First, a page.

Senior threat researcher Sean Gallagher said he had studied a number of ransomware attacks himself.
"They've [local governments] been hit because of phishing attacks that were at most targeted to individuals based on public data, and were otherwise opportunistic," he added.
A report in the Washington Post on 10 October claimed that the US Cyber Command had tried to disrupt the operations of Trickbot, the biggest known botnet which is used to spread malware, and cited officials as saying it was one of the top threats to the 2020 US presidential election.
The Post also claimed that Department of Homeland Security officials feared a ransomware attack on state or local voter registration offices and related systems could disrupt preparations for the poll or cause confusion or long lines on voting day.
But Gallagher, a long-time veteran in cyber security, did not appear too convinced.
"While Trickbot has been a major threat as part of ransomware attacks in the past, many attackers — including Ryuk, the attacker responsible for the most ransomware attacks on state and local governments last year — have shifted to other means of spreading their attacks, based on attacks we've recently researched," he said.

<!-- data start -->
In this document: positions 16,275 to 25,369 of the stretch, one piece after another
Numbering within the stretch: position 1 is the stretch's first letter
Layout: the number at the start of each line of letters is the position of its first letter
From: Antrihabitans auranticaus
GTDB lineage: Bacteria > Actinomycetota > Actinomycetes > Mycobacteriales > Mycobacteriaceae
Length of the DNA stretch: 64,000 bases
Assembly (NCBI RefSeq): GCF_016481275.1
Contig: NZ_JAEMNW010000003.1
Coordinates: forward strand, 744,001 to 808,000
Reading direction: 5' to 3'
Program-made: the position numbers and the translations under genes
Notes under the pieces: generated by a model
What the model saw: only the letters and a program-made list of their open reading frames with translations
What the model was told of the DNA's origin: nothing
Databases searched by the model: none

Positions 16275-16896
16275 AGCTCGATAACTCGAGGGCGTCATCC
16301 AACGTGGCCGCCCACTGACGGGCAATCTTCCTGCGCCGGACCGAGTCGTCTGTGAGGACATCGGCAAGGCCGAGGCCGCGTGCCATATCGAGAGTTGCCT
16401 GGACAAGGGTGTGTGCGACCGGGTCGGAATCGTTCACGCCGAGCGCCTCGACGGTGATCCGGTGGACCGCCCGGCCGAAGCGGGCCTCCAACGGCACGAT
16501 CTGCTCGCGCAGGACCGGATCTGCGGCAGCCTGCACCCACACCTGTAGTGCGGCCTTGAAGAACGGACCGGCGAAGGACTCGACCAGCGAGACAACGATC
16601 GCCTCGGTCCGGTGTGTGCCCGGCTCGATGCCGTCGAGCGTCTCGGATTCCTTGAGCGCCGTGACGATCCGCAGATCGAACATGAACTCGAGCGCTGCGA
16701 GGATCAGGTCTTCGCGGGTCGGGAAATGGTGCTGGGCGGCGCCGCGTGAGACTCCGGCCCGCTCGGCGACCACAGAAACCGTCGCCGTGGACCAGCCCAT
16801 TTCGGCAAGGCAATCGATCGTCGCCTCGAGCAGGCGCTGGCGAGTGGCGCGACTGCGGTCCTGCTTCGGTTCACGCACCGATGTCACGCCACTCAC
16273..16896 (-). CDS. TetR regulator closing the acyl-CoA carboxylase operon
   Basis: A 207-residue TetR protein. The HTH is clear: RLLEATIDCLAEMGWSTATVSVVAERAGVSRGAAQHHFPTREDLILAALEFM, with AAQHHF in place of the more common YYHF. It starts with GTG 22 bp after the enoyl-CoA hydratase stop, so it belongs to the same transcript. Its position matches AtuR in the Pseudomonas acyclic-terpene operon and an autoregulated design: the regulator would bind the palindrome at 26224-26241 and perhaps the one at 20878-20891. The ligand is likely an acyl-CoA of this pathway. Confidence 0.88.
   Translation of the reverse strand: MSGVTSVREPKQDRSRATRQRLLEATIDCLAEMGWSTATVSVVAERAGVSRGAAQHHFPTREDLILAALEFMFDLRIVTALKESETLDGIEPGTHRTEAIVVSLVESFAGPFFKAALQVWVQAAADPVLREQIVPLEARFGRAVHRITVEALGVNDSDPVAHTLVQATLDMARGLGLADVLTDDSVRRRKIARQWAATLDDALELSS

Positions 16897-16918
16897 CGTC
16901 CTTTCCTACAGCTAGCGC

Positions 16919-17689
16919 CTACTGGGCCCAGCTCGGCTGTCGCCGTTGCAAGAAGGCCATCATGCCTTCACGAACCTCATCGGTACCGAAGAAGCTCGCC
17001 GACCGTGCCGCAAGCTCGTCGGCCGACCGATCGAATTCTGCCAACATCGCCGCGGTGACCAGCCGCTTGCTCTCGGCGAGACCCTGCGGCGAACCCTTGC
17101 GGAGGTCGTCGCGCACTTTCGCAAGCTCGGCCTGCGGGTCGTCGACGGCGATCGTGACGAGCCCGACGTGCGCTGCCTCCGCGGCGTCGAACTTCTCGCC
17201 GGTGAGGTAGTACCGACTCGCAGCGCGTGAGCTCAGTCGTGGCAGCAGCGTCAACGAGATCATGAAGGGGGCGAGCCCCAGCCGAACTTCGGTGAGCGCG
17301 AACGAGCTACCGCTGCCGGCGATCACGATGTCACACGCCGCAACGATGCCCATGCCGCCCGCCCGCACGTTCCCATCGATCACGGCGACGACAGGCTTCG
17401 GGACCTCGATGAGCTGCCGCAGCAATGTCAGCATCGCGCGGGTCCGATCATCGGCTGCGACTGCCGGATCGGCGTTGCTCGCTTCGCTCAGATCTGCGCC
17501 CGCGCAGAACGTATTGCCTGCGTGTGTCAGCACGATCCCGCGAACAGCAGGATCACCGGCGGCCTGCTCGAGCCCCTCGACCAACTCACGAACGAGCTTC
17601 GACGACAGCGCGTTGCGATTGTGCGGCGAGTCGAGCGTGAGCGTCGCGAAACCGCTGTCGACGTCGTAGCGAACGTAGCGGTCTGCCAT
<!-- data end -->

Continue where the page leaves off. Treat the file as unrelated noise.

"While we've seen Trickbot-connected malware as part of these attacks, we're seeing greater reliance on other malware and tools to carry attacks out — including pirated versions of legitimate 'offensive security' tools such as Cobalt Strike."
Sophos has a history of putting out detaled reports on ransomware. In August the company released a five-part series [1, 2, 3, 4, 5] under the title The reality of ransomware, which looked at many of the players in this space.
Gallagher said: "Ransomware poses a threat to all organisations, and ransomware operators are generally motivated by the money, not politics.
"Moves against Trickbot infrastructure are to be commended, because of the size of the botnets controlled by the Trickbot actors.
"But ransomware attackers' tactics don't stand still, and this is unlikely to have a sizeable impact on attackers going forward. Businesses and governments need to stay vigilant."